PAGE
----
Blooming London

Sat, Mar 20, 2010

Climate Change, Trees

Every day – depending on what our unpredictable English weather delivers – I visit either Russell or Gordon Square located in the heart of Bloomsbury to get my daily green fix. They are located very near to where I work at the University of London and are like a magnet, drawing me out of the office. This week the sun shone and the mild weather brought crowds of people to enjoy these fabulous open spaces in the heart of the bustling city. The spring flowers are looking glorious and it is just the best way to spend my lunch break.


Connecting with nature on a daily basis is very easy to do in London as there are over 2,500 open spaces. To help people find these oases of green, the London Parks and Garden Trust are compiling an easily accessible database which locates them by area.It is part of a three year project that is evolving – so far 421 of the sites are available on their new site and the rest will be added to over next 6-12 months. By 2011, the website will contain further information on each site, including contemporary and historical photos.

Neither Russell or Gordon Square are included yet but another favourite of mine is – Bedford Square which apparently is ‘the best and most complete Georgian square left in Bloomsbury’. Sadly it is only available for private use but this doesn’t stop me peering through the railings to look at the delightful summer house that is inside –

London Parks and Gardens Trust aims to increase the knowledge and appreciation of parks, squares, gardens, cemeteries, churchyards that form London’s open space network.This idea will hopefully encourage more engagement with nature and an appreciation of just how threatened some of our plants are by the changing climate. Whilst enjoying the beautiful trees in Russell Square this week, I noticed that two will sadly be cut down in just a few days. The Whitebeam and London Plane are considered unsafe but the good news is that Camden plans to re-plant with new specimens in the Autumn. Planting trees that will adapt to climate change in the City is very important and there is a great web-site to help with this at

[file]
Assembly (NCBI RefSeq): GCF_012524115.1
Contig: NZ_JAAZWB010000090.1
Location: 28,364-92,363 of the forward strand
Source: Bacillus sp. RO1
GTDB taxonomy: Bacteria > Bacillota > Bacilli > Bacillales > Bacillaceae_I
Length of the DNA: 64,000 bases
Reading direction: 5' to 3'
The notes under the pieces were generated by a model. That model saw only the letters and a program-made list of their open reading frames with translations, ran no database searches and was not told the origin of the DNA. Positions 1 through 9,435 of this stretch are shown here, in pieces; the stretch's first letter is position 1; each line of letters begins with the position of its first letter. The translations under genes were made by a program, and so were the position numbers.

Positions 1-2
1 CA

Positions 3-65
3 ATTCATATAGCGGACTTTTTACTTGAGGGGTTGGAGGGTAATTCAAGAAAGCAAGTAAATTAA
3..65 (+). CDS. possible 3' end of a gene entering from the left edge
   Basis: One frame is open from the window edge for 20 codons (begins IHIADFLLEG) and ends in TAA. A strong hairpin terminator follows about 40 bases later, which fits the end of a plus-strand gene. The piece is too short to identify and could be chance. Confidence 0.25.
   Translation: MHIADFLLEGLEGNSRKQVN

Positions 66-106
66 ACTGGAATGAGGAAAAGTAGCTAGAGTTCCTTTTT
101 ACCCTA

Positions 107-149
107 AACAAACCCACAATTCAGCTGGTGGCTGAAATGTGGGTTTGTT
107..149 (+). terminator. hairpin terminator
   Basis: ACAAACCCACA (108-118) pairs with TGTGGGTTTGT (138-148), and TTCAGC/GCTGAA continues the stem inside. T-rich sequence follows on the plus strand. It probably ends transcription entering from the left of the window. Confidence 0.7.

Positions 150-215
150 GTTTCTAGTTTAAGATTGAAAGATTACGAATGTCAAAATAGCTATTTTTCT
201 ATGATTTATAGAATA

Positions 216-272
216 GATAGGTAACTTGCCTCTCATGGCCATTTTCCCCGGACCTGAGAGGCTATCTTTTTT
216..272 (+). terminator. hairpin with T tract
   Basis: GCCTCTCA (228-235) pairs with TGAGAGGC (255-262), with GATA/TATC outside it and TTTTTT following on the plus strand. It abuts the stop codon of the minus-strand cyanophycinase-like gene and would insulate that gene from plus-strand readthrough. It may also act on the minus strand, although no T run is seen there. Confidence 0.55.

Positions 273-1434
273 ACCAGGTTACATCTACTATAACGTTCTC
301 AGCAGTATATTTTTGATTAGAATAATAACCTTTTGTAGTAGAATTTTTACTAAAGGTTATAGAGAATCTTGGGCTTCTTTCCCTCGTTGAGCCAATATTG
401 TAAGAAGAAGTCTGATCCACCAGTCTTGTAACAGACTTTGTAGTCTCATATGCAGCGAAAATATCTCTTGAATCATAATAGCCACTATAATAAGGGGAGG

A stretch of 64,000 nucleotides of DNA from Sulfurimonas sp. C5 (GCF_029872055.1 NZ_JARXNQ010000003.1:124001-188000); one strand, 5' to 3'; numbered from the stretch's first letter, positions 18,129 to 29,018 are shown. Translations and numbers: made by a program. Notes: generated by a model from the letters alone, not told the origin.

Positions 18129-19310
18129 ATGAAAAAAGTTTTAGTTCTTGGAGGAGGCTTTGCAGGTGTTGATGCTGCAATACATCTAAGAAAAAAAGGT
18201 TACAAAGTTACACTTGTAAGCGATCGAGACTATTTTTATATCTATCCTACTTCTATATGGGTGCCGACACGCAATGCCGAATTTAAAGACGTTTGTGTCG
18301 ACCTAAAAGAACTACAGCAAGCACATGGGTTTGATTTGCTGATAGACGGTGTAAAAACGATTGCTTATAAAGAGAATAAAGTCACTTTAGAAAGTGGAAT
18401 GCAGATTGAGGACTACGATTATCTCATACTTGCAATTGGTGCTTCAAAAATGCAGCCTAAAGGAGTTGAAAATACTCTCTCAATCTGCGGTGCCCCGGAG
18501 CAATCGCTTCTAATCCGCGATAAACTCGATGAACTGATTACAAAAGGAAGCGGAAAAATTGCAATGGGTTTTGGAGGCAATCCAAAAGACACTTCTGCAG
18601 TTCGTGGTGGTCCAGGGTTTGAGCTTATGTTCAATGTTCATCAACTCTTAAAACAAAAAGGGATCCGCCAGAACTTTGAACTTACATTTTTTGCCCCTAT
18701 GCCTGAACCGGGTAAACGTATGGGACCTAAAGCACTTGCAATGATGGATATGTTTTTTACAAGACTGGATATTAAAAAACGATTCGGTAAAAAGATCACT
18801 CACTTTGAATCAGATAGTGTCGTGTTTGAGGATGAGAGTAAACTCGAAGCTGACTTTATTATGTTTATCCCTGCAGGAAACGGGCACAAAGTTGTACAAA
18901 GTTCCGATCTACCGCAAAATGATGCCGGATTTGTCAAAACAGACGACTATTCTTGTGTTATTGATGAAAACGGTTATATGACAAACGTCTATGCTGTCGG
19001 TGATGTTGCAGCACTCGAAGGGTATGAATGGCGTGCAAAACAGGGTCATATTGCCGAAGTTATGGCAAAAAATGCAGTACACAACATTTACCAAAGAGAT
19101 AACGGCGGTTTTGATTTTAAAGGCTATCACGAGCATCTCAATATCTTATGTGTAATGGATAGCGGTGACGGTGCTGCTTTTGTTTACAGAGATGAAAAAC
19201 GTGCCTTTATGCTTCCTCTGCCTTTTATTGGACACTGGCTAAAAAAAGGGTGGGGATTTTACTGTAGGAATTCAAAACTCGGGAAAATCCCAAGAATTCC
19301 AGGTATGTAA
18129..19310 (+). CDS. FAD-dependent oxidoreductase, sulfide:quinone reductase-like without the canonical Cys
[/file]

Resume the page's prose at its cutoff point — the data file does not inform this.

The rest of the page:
Another way to enjoy London’s open spaces is to get involved with helping to maintain them. Green gyms are springing up all over the city.They are a great way to keep fit and help preserve the environment by getting your hands dirty.


This post was written by:

- who has written 872 posts on My Climate Change Garden.

I am not an experienced gardener - more of an enthusiastic amateur who learns by trial and error and who is keen to "manage" the effects of shifting weather patterns on my garden. Writing this blog is my passion and it has evolved over 12 years to inspire engagement with climate change outside our back doors, in our personal gardens and green spaces. My mission is to fertilise and expand this platform to grow a community of global gardeners communicating about the effects of climate change on our plants and exploring how each individual can make small changes in our lives to become more sustainable. The future of our gardens and #OurPlanet is in our hands - please plant your own seeds for our collective sustainable future.

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